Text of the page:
How Healthy is Colorado?

How healthy is Colorado? The state has long been thought of as one of the healthiest states in the country. Residents here enjoy an active lifestyle and generally eat better than other Americans. They take better care of their weight, their health, and their families. This year, Colorado still made the list of healthiest states, although it fell slightly. The 2018 America’s Health Rankings listed Colorado as the 8th overall healthiest state in the country. Hawaii, Massachusetts, Connecticut, Vermont, and Utah were the top 5 healthiest states.

For the past 29 years, the America’s Health Rankings report has been conducted. This report includes a variety of factors to overall health, including obesity, cancer rates, children in poverty and high school graduation. According to this year’s report, Colorado residents had lower obesity, lower cancer death rates, and fewer children in poverty. Over the past 5 years, Colorado residents have decreased smoking by 6% and the number of children in poverty has also decreased 35%.

There is room for improvement, however. The state scored lower on low birthweight babies, lower high school graduates, and a higher rate of whooping cough. Chlamydia in the state has also increased by 19% over the last 5 years.

Further Reading: Kids, Car Seats and Winter Coats: What Parents Need to Know

Colorado and Car Accidents

One area of health that wasn’t discussed in the study was car accident rates. A new study conducted by the financial news and opinion site 24/7 Wall St. found that Colorado ranked 31st in the country for deadliest roads. Overall there were 11 road deaths per 100,000 and 44% of those fatal crashes occurred on rural Colorado roads. This is largely due to the fact that rural roads tend to have higher speed limits and are often lined with trees. When a car runs off the road, there is more likelihood of that car hitting a tree or a pole at a high rate of speed, often resulting in fatalities.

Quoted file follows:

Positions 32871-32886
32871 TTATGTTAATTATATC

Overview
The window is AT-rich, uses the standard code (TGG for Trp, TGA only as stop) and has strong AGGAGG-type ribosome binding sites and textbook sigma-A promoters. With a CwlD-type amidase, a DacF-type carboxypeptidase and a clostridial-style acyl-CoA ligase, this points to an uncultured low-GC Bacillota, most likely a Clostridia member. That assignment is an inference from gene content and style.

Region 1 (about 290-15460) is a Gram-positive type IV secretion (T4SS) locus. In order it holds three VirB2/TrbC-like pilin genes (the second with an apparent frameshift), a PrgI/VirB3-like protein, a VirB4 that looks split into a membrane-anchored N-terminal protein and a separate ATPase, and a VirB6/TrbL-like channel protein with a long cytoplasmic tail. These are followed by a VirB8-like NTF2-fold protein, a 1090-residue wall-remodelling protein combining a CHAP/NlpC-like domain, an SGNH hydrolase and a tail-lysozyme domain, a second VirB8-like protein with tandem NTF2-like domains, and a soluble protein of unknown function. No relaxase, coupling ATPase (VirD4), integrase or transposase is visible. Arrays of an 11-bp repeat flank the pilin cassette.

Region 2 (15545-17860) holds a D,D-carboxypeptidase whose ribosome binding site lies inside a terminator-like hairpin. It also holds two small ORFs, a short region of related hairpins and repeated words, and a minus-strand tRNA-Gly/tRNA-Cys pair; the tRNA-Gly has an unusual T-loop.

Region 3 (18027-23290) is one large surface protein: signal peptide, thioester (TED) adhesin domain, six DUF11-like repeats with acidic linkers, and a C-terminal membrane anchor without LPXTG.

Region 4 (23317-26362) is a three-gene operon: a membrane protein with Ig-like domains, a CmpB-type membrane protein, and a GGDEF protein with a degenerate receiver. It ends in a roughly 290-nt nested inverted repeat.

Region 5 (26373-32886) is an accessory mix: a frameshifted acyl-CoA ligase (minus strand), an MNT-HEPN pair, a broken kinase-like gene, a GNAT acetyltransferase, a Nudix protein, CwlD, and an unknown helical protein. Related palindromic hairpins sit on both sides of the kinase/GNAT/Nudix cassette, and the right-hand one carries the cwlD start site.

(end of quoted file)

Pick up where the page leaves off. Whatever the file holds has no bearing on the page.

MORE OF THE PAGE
Yet, Colorado drivers do seem to be trying to drive safer. 84% of drivers used their seat belts when driving. This number could increase drastically if Colorado enacted a primary seat belt law. As it stands, Colorado’s seat belt law is a secondary offense. This means that an officer cannot stop a car and ticket the driver simply for not wearing their seat belt. They must be stopped for another offense before they can receive a ticket for a seat belt violation.  A primary offense law would make it mandatory for all drivers to wear their seat belts or they could be pulled over and ticketed.

According to the Insurance Institute for Highway Safety, if every state with secondary enforcement of their safety belt laws switched to primary enforcement, 242 fewer people would have died in 2016.

Contact Our Pueblo Car Accident Lawyers

Pueblo Attorney Mickey SmithIf you or someone you love has been injured in a car accident, do you know what to do? Call Pueblo attorney Mickey W. Smith, today for a FREE CONSULTATION – (719) 544-0062. We can help answer your questions and review all of your legal options with you. You don’t have to suffer alone – call us today!

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